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GE Is Developing a 3D-Printed Turboprop for the New Cessna Denali

Download: Printable PDF Date: 02 Aug 2016 01:49 category:
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GE Is Developing a 3D-Printed Turboprop for the New Cessna Denali - Manufacturer publisher
Tatjana Obrazcova
Country: United States Aircraft: Airplanes

Textron Aviation recently announced their new Cessna Denali business aircraft at the EAA AirVentures airshow in Oshkosh, Wisconsin. The plane is designed to offer all the comforts and conveniences of a private jet, but at a fraction of the manufacturing price, thanks in part to its turboprop engine.

General Electric Aviation, which developed the advanced turboprop (ATP) for the Denali, included a few novel features in the engine to make the aircraft as jet-like as possible. For one thing, a number of the components on the turboprop will be 3D-printed from titanium and steel, eliminating the need to manufacture hundreds of smaller parts. It's tech that GE has been diving into headfirst, and this is one of its first major applications. Full Authority Digital Engine Control (FADEC) will integrate the engine and propellor control into a single lever, giving the pilot aircraft controls that operate more like a jet than a turboprop.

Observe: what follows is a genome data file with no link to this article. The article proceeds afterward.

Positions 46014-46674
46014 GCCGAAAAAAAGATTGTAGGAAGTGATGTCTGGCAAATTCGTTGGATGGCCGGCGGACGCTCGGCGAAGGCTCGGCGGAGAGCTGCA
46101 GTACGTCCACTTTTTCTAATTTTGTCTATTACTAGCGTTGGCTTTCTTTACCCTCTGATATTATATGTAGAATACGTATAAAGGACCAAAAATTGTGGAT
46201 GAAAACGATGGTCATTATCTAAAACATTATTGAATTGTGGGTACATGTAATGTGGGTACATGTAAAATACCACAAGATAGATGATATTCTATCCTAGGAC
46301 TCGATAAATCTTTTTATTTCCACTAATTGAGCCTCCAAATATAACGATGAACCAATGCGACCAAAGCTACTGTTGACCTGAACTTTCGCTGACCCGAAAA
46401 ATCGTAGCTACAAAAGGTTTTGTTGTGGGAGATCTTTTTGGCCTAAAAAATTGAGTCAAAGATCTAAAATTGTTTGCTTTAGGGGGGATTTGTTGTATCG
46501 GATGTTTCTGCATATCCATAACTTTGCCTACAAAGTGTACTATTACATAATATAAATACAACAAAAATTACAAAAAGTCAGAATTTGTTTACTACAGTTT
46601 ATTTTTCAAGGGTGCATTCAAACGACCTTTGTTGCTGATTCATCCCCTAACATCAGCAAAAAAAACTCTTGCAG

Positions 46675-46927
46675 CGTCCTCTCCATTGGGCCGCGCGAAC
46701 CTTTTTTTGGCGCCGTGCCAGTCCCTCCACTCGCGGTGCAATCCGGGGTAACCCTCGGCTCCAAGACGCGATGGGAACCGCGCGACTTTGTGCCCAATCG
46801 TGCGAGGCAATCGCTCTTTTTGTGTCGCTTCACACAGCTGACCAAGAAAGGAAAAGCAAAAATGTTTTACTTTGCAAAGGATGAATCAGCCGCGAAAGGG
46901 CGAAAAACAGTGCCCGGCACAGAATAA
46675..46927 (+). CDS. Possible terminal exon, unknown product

GE's advanced turboprop engine (ATP).

The new turboprop also leverages some traditional jet-engine technology to increase the pressure and temperature in the compressor, which helps the engine provide a massive 1,240 shaft horsepower—all while burning 20 percent less fuel than other engines in the same class. Carbon composite propellors with reversible pitch and ice protection will help the Denali perform short landings and fly in cold conditions, and a 1,600-nautical-mile range means the Denali has plenty in the tank to fly from New York to Miami.

Concept image of Textron Aviation's Cessna Denali turboprop business aircraft.

The cabin on the Denali will be the largest in its class, with room for eight passengers comfortably arranged in a business jet-like interior. The business propellor plane is expected to cost around $4.8 million, and first flight is slated for 2018. In the meantime, take a close look inside the H-series turboprop in an amazing animated cutaway diagram.



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